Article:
Bill requires Nevada candidate background checks
Although Richard Gardner had four criminal convictions, he managed to get his name onto Nevada’s 2002 ballot. The same year, David Parks, though he couldn’t prove he was a Nevada resident, filed to run against an incumbent Las Vegas assemblyman with the same name.
Assemblywoman Ellen Koivisto, D-Las Vegas, wants to fix such election weaknesses and is the prime sponsor of a bill to require background checks on candidates who file for office. The bill seeks more evidence from candidates that they live in the district where they seek office.
Koivisto has encountered both situations in past races. Gardner, her GOP opponent last year, pulled 34 percent of the vote despite his criminal past. In 1998, Republican Michael Plaisted ran against her and won 37 percent of the vote though he didn’t live in the district.
“I feel that these types of situations discourage voters and cheapen the whole process,” she said.
Koivisto and 15 other Assembly members are backing AB285, which would require preliminary background checks for all candidates to determine if they have criminal convictions. To deal with the residency question, Koivisto wants candidates who file to provide identification confirming where they live.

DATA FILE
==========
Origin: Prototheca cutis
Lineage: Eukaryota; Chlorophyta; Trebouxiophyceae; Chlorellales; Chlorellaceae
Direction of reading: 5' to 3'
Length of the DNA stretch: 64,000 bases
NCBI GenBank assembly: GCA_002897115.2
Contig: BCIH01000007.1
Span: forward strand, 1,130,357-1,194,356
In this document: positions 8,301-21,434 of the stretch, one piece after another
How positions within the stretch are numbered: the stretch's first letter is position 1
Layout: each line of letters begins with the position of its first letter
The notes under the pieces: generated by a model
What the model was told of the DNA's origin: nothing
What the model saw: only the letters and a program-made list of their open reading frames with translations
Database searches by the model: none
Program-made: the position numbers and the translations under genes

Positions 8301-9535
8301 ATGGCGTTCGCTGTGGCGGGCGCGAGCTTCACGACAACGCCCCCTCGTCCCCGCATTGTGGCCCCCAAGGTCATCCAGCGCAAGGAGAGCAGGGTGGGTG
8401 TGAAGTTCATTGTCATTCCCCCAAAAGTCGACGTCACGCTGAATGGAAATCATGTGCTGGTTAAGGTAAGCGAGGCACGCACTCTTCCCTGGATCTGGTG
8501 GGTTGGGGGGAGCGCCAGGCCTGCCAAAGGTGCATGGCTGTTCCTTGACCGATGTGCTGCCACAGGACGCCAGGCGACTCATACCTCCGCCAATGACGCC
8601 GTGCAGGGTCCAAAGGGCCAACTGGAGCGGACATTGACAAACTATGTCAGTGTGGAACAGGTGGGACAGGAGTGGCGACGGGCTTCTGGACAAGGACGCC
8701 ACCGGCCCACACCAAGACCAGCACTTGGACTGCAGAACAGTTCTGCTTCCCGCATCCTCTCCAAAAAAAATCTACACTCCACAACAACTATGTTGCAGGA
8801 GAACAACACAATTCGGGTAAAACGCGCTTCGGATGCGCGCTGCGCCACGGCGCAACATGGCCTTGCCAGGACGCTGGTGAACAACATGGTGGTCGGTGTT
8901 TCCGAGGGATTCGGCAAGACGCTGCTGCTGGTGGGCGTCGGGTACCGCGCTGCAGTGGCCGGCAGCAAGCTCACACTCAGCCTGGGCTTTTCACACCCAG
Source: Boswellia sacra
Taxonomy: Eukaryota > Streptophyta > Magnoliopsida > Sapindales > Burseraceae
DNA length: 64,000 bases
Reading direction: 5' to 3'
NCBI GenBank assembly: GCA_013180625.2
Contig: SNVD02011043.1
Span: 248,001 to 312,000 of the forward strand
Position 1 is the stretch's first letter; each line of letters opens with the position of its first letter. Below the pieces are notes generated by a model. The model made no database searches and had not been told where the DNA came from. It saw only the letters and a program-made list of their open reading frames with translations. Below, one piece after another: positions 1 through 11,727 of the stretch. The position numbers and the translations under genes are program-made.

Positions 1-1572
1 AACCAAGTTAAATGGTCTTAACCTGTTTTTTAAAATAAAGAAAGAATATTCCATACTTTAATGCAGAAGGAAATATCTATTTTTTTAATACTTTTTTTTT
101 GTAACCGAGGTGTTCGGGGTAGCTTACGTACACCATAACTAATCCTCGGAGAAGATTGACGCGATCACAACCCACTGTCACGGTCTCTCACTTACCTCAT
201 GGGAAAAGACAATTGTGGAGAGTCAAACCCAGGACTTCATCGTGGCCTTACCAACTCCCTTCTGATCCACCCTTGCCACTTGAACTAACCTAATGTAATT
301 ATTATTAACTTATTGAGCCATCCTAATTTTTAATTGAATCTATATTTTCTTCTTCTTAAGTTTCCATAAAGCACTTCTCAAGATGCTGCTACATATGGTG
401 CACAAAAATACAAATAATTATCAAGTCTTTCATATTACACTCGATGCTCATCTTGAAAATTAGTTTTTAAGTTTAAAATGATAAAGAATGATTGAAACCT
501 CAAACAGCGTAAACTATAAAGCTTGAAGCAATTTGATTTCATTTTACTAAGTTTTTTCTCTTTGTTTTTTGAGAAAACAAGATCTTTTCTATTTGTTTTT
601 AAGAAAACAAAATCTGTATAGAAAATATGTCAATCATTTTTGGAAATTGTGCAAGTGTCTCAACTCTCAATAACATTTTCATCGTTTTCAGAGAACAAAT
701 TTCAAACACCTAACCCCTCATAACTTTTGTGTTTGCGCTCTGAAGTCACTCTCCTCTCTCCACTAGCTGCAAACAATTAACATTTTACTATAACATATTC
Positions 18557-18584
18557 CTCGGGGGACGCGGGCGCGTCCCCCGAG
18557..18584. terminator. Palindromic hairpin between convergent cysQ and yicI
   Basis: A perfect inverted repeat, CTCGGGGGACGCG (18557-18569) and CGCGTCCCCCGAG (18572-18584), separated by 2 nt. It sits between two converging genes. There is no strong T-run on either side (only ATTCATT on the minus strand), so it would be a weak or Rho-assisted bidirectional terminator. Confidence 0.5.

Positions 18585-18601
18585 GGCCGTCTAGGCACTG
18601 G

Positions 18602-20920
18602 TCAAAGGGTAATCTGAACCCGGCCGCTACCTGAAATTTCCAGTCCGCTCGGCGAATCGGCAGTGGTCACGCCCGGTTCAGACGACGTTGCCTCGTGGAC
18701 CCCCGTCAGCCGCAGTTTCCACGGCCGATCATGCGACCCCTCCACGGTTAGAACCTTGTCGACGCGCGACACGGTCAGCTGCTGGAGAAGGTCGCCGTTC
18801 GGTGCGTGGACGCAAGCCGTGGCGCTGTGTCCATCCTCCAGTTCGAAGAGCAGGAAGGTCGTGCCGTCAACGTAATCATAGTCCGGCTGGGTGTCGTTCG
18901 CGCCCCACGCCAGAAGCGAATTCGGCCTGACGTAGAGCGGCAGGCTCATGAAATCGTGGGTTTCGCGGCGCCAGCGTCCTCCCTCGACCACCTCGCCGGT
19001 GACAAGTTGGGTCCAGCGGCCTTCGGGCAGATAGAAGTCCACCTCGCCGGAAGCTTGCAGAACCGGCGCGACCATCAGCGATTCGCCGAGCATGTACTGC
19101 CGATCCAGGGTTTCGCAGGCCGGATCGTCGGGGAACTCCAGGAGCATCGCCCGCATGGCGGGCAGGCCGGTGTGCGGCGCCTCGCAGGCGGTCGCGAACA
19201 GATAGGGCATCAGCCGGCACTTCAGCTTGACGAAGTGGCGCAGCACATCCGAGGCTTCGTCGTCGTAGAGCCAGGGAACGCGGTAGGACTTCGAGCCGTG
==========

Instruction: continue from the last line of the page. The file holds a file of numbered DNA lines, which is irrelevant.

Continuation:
Gardner was making his third run for office when election officials discovered he had four convictions in California from the 1980s. He was not eligible to register to vote, much less run, because of his convictions for theft and sex crimes.
Felons who haven’t had their civil rights restored aren’t eligible for public office in Nevada. Gardner maintained he never had lost his civil rights, but Clark County officials ultimately determined he was ineligible to run.